In another embodiment, the present invention provides liposomal compositions comprising a therapeutically effective amount of a biologically active compound encapsulated in a multivesicular liposome formulation wherein the formulation comprises a neutral lipid component with a molar ratio of slow release neutral lipid to fast release neutral lipid in the molar ratio range from about 0:1 to 1:0, for example 1:1 to 1:100 and generally from about 4:1 to 27:1. The molar ratio of the neutral lipid component to the sum of the lipids in the MVL formulation is generally in the range from about 0.01 to about 0.21.

The preferred amphipathic lipids for use in making the multivesicular liposomes are phospholipids with even numbers of carbons in the carbon chain because such phospholipids are natural lipids found in the body and do not produce toxic metabolites. A representative list of amphipathic lipids preferred for use in the practice of this invention follows. Also included are abbreviations that may be used to refer to particular phospholipids in this application. DOPC or DC18:1PC=1,2-dioleoyl-sn-glycero-3-phosphocholine DLPC or DC12:0PC=1,2-dilauroyl-sn-glycero-3-phosphocholine DMPC or DC14:0PC=1,2-dimyristoyl-sn-glycero-3-phosphocholine DPPC or DC16:0PC=1,2-dipalmitoyl-sn-glycero-3-phosphocholine DSPC or DC18:0PC=1,2-distearoyl-sn-glycero-3-phosphocholine DAPC or DC20:0PC=1,2-diarachidoyl-sn-glycero-3-phosphocholine DBPC or DC22:0PC=1,2-dibehenoyl-sn-glycero-3-phosphocholine DC16:1PC=1,2-dipalmitoleoyl-sn-glycero-3-phosphocholine DC20:1PC=1,2-dieicosenoyl-sn-glycero-3-phosphocholine DEPC or DC22:1PC=1,2-dierucoyl-sn-glycero-3-phosphocholine DPPG=1,2-dipalmitoyl-sn-glycero-3-phosphoglycerol DOPG=1,2-dioleoyl-sn-glycero-3-phosphoglycerol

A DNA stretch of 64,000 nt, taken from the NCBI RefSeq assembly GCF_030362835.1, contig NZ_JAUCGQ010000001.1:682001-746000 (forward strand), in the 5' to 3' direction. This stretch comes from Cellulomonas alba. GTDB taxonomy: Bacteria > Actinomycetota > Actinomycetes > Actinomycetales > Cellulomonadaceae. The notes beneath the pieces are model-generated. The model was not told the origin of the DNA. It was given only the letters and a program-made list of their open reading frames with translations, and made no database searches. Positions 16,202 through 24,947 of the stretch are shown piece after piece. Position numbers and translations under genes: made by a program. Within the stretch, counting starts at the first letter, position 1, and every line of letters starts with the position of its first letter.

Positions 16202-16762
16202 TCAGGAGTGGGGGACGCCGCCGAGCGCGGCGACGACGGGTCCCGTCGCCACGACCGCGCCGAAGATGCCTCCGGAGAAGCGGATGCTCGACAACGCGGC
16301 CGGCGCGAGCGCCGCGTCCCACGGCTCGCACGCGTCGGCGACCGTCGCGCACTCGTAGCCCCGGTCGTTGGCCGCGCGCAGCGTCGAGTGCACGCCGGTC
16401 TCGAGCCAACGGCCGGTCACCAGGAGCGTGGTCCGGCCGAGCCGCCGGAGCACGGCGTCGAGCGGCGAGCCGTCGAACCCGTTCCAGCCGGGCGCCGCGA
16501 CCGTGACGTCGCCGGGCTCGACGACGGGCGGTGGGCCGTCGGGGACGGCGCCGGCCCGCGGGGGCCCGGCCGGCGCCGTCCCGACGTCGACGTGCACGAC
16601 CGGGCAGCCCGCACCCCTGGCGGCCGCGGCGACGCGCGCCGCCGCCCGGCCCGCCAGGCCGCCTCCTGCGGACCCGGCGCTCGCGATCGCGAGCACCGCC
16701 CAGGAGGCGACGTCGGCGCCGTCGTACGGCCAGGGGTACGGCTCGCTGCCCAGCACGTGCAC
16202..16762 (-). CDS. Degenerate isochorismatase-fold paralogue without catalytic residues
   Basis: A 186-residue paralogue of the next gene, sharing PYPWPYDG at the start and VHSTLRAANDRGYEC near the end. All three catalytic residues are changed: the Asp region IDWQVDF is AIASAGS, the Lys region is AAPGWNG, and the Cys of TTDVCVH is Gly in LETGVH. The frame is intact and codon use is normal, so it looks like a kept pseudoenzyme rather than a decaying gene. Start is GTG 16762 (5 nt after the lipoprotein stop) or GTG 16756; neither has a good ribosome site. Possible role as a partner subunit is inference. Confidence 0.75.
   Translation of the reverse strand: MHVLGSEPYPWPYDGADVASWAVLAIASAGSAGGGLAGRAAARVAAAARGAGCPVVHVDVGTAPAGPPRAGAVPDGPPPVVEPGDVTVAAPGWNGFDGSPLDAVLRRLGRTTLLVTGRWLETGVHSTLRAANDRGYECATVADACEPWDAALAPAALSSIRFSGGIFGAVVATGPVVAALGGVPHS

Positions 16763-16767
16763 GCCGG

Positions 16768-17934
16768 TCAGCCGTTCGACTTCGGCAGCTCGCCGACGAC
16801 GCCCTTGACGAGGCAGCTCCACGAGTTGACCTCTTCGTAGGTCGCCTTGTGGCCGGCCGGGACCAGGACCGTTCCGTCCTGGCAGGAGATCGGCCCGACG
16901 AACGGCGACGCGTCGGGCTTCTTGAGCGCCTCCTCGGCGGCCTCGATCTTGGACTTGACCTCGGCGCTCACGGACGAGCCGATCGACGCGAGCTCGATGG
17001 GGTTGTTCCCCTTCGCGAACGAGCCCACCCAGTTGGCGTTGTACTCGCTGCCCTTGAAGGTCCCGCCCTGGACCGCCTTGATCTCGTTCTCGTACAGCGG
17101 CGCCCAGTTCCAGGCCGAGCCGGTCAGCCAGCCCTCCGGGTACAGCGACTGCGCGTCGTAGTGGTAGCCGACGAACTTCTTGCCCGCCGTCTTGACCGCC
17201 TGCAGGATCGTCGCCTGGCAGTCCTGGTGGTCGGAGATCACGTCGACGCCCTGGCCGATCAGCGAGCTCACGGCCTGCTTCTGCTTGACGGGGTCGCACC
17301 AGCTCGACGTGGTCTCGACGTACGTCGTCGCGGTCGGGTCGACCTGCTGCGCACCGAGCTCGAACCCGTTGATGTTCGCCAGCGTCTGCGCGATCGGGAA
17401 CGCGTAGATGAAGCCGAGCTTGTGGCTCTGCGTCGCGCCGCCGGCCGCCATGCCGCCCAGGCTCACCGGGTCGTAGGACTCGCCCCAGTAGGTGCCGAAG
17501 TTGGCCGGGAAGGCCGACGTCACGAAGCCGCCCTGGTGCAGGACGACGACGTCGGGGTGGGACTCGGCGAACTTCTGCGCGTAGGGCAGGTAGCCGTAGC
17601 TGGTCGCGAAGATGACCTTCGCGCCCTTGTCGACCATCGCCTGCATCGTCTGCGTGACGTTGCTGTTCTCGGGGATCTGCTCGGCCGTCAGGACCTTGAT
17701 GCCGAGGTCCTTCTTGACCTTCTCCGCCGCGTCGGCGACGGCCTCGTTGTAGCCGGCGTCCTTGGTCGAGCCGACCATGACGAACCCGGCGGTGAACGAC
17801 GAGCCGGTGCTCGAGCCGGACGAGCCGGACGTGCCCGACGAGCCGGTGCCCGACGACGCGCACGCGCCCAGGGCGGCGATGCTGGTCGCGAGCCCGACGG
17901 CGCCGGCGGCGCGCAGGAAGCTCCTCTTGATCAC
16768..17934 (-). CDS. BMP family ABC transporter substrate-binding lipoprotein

The term "biologically active compound" as used herein means a chemical compound that is known in the art as having utility for modulating biological processes so as to achieve a desired effect in modulation or treatment of an undesired existing condition in a living being, such as a medical, agricultural or cosmetic effect. Thus, biologically active compounds are generally selected from the broad categories of medicaments, pharmaceuticals, radioisotopes, agricultural products, and cosmetics.